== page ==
Minor sector

When a circle is divided by its two radii, the smaller region of the circle is called minor sector, e.g., OAXB is the minor sector of the circle in figure.  
Major Sector
When a circle is divided by its two radii, the bigger region of the circle is called major sector, e.g. OAYB is the major sector of the circle in the figure above.
Example 1
Prove that if the angles subtended by the chords of a circle at the centre are equal, then the chords are equal.

Given : In figure, chord AB = chord CD of a circle with centre O.
Construction :  joined OA, OB, OC and OD respectively.
To prove : AOB=COD
Proof : In ΔsAOB and COD, we have,
OA = OC [Radii of a circle]
OB = OD [Radii of a circle]
and AB = CD [Given]
 ΔAOBΔCOD [By SSS congruence rule]
Hence, AOB=COD [By CPCT]
Example 2
Prove that the line drawn through the centre of a circle to bisect a chord is perpendicular to the chord.

Given : OM chord AB. i.e. OMB=OMA=90°
To prove : AM = BM
Construction : Join OA and OB respectively
Proof : In ΔsOAM and OBM, we have
OA = OB [Radii of a circle]
OMA=OMB=90° [Given]
OM = OM [common]
 ΔOAMΔOBM
[RHS congruence rule]
Hence, AM = BM
Given : AB is a chord of a circle with centre O. M is the mid-point of chord AB
i.e., AM = BM in figure.

Construction : Join OM, OA and OB
To prove: OM AB
Proof : In ΔsOAM and OBM, we have
AM = BM [Given]
OA = OB [Radii of a circle]
and OM = OM  [Common]
 ΔOAMΔOBM
[By SSS congruence rule]
 OMA=OMB
[By CPCT] … (i)
But OMA+OMB=180°
[Linear pair]
OMA+OMA=180°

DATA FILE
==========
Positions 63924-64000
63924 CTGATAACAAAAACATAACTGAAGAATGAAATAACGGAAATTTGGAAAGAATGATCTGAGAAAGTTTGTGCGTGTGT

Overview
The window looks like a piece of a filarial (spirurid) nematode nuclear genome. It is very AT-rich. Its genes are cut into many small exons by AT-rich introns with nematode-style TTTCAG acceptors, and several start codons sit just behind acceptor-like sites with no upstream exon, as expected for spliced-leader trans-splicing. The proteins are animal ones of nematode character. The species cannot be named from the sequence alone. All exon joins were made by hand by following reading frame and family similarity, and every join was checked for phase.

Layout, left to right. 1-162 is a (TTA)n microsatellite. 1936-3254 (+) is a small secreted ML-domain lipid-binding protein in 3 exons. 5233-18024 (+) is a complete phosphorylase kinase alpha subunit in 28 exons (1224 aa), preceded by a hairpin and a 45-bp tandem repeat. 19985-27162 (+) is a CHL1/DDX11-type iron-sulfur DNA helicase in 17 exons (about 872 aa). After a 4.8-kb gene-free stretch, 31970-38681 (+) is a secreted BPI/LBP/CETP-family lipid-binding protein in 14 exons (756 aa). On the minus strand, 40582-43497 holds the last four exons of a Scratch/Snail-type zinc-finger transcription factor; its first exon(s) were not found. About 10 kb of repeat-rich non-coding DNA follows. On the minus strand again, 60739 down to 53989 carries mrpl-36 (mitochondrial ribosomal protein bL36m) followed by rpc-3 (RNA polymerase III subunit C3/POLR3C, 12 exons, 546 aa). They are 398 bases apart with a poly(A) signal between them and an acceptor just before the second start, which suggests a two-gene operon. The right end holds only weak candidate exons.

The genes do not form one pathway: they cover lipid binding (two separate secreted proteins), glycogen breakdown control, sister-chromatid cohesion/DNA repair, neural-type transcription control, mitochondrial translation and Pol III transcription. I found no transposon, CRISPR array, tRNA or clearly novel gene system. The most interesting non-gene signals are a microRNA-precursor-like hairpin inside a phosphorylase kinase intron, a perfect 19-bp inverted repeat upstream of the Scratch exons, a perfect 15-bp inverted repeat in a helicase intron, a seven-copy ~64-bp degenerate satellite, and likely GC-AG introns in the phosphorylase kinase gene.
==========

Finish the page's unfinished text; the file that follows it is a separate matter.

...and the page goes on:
[From (i)]
2OMA=180°
OMA=90° … (ii)
OMA=OMB=90°
[from (i) and (ii)]
Hence, OM AB.
Example 3
There is one and only one circle passing through three non-collinear points.

Proof : Let P, Q and R be three non-collinear points. If we join PQ and QR perpendicular bisectors of  PQ and QR intersect each other at O
Now, join OP and it is the radius of the circle, which makes the circle PQRSP and also passes through these three non-collinear points P, Q and R.
Hence, we can say that one and only one circle can be drawn through three non-collinear points.
11.3. ANGLE SUBTEND BY AN ARC
The length of the perpendicular from a point to a line is the distance of the line from the point.
Let AB be a line and P be a point. We know that there are infinite numbers of points on a line. If we join these points to P, we will get infinitely many line segments, PL1, PL2, PL3, PL4, …….. etc. in figure.

Out of these line segments, the perpendicular from P to AB i.e. PM will be the least. Hence, this least length PM has to be the distance of AB from P.
Example 3
Prove that equal chords of a circle are equidistant from the centre.

Given: AB and CD are two equal chords of a circle with centre O and OE AB and OF CD in figure.
To prove: OE = OF
Construction : Joined OA and OC
Proof : The perpendicular from the centre of a circle to a chord bisects the chord.
Now,  OE AB,
 AE=12AB  …(i)
and OFCD, CF=12CD  … (ii)
But AB = CD [Given]   … (iii)
 AE=CF  [From (i), (ii) and (iii)]
In s OAE and OCF, we have
OA = OC  [Radii of a circle]
AE = CF  [By proof]
and OEA=OFC=90°  [Given]